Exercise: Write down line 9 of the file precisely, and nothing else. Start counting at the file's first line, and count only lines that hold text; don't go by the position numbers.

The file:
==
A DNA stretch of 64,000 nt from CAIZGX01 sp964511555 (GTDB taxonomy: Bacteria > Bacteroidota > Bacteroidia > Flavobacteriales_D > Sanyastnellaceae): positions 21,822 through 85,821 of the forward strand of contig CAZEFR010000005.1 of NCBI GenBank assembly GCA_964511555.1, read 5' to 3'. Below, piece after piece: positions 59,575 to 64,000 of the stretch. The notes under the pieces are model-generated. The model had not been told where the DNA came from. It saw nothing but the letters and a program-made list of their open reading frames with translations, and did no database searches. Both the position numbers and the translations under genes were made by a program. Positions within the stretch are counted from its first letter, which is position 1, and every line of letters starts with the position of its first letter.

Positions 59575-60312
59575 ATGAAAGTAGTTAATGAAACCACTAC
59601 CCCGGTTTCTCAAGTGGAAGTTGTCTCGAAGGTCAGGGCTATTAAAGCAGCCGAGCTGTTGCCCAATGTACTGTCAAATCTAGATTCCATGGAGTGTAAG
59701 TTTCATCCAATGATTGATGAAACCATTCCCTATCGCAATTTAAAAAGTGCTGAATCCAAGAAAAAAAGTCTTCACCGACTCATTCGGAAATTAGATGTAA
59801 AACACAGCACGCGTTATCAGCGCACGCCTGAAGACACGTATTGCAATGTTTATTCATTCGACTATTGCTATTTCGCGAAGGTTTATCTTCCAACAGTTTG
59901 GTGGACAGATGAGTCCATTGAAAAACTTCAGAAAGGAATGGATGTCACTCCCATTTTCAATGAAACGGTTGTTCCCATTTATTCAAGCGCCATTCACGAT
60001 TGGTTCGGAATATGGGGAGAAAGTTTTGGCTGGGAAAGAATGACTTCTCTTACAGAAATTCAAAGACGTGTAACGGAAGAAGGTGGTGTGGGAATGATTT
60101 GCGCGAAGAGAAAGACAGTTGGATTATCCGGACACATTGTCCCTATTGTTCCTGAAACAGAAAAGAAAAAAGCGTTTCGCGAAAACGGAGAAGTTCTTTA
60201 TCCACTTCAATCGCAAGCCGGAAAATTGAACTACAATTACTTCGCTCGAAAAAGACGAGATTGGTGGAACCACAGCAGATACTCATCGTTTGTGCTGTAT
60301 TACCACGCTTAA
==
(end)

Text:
60101 GCGCGAAGAGAAAGACAGTTGGATTATCCGGACACATTGTCCCTATTGTTCCTGAAACAGAAAAGAAAAAAGCGTTTCGCGAAAACGGAGAAGTTCTTTA